Inclusive design is a crucial consideration when creating products today. The goal is to embrace user diversity and build products that feel welcoming to as many different people as possible.
What Is Inclusive Design?
Inclusive design revolves around the concept of human-centered design. It aims to break down barriers faced by people of different cultures, languages, and physical or cognitive abilities. The focus is on designing products that feel intuitive and accessible to a wide variety of users.
Inclusive design is often confused with universal design. But there are some key differences. Universal design has the broad aim of accommodating all users. But inclusive design goes further by actively including excluded communities in the design process.
How to Achieve Inclusive Design
Here are some tips for practicing inclusive design:
Describe potential users in detail to make informed design decisions. Consider as wide a spectrum of users as possible.
Brainstorm different ways a product could be used. Opening up possibilities covers more users.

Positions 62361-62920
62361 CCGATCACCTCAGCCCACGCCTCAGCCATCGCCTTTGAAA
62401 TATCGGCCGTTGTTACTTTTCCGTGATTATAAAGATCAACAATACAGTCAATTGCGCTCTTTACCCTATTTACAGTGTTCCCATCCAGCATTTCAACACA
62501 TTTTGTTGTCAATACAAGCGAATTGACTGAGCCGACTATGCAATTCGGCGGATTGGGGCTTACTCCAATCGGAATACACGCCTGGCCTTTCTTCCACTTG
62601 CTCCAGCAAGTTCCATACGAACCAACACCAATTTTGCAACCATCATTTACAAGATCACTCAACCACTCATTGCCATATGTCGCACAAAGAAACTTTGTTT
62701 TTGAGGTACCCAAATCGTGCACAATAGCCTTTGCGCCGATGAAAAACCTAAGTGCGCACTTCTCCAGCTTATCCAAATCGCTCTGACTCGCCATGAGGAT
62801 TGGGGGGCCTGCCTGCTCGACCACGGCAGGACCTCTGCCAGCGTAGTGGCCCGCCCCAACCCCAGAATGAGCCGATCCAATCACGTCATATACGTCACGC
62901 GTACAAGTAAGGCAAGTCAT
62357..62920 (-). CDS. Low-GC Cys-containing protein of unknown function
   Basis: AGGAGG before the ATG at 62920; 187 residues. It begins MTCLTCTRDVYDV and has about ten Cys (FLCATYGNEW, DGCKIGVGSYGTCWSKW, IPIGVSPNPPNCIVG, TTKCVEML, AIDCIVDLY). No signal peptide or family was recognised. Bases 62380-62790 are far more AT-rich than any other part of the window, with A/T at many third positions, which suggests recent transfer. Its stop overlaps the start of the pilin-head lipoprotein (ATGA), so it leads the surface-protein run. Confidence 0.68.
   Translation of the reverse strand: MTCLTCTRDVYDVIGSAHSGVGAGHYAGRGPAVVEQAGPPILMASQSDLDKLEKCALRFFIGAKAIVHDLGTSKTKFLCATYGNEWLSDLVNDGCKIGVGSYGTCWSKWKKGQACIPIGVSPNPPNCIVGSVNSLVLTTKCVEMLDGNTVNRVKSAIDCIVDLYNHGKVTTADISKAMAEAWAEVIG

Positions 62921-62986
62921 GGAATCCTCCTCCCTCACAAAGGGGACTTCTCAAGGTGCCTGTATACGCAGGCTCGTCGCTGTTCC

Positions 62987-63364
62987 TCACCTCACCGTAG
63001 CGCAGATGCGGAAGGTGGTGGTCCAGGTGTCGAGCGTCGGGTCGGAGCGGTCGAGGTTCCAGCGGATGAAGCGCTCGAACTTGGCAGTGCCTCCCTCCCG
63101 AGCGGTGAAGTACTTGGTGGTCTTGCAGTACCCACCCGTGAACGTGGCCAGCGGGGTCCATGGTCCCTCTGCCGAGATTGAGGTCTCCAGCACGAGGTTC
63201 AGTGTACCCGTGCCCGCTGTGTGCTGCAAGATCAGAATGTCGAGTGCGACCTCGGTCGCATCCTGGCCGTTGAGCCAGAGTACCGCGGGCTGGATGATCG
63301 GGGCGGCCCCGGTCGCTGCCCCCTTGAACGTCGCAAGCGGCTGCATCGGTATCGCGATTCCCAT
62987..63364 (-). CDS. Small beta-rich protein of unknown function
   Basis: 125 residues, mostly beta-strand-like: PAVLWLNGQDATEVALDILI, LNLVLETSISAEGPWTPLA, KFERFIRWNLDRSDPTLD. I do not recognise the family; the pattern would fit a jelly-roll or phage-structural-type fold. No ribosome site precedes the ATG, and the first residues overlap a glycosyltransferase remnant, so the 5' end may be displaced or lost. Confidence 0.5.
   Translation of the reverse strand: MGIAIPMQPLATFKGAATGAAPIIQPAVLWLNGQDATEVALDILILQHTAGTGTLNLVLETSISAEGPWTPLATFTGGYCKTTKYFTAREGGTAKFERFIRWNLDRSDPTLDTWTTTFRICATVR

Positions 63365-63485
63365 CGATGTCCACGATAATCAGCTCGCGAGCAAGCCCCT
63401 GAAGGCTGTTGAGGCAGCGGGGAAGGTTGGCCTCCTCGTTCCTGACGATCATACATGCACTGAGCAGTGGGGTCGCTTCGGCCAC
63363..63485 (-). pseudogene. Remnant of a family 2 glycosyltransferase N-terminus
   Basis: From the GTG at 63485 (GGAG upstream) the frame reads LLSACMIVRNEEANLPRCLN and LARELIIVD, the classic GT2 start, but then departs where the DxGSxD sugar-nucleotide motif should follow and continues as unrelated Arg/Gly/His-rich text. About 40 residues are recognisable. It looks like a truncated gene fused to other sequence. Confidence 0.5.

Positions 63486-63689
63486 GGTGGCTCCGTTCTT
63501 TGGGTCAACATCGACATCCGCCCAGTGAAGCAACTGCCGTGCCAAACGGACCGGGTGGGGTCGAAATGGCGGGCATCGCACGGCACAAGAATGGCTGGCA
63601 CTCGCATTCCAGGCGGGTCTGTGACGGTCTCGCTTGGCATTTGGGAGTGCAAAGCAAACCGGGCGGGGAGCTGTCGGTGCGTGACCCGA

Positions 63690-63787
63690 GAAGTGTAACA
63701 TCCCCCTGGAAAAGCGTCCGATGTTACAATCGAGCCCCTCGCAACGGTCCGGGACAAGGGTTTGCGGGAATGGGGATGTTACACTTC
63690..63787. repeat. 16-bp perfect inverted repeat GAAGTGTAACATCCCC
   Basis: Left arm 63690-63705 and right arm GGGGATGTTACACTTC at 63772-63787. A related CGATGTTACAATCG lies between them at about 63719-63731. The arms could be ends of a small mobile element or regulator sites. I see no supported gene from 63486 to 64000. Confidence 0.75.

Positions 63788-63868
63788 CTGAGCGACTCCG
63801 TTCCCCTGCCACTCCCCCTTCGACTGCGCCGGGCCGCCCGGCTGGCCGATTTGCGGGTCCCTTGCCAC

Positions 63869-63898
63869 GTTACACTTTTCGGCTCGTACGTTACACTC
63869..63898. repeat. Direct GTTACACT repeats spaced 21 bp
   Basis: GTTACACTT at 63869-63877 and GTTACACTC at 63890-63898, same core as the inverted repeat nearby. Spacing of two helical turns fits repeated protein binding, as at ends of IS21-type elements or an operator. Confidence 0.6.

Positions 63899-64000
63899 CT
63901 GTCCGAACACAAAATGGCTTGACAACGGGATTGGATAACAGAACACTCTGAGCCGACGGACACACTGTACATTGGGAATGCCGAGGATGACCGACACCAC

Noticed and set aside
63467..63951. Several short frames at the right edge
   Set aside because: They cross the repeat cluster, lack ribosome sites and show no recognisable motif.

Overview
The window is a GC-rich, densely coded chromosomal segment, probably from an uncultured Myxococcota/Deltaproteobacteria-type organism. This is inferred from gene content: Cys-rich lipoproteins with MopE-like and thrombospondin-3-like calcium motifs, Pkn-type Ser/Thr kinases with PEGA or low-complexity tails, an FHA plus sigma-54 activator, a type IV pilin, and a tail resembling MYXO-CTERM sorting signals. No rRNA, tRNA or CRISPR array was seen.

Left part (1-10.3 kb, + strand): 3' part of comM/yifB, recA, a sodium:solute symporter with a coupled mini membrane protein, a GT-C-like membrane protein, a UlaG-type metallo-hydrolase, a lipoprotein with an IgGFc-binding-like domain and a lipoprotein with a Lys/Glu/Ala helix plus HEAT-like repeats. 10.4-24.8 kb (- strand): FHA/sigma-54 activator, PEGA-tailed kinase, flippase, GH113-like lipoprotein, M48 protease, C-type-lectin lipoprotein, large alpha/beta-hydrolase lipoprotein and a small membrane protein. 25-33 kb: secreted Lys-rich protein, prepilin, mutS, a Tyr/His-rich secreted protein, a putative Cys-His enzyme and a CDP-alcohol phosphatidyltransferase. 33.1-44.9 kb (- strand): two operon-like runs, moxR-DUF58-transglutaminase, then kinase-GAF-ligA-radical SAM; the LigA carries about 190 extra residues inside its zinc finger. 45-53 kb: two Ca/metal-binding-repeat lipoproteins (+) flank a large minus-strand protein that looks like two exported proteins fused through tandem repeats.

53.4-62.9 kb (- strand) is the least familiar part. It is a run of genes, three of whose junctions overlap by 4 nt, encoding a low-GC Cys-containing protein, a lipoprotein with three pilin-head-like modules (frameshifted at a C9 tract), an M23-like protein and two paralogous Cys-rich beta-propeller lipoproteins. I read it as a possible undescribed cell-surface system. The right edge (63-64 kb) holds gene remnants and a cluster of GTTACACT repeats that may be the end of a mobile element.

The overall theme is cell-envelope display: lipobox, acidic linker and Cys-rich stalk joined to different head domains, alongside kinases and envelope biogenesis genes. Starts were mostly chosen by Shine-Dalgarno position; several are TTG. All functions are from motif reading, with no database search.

Design for one excluded user group, then extend the design to be inclusive of more people.
Test products with a diverse group of users for feedback.
Examples of Inclusive Designs
Some products that showcase inclusive design:
OXO Good Grips kitchen tools with comfortable, ergonomic handles suitable for all.
Vegetable peelers with padded handles designed for those with arthritis.
Electric toothbrushes originally for those with limited mobility, now widely used.
Voice assistants and voice typing designed for the hearing impaired, now mainstream.
Facebook's auto-play videos with sound off by default help users in loud or crowded environments.
The aim of inclusive design is to create products that feel welcoming and intuitive to the broadest group possible. Incorporating feedback from diverse users allows for more accessibility. When designed thoughtfully, products that start inclusive can become truly universal.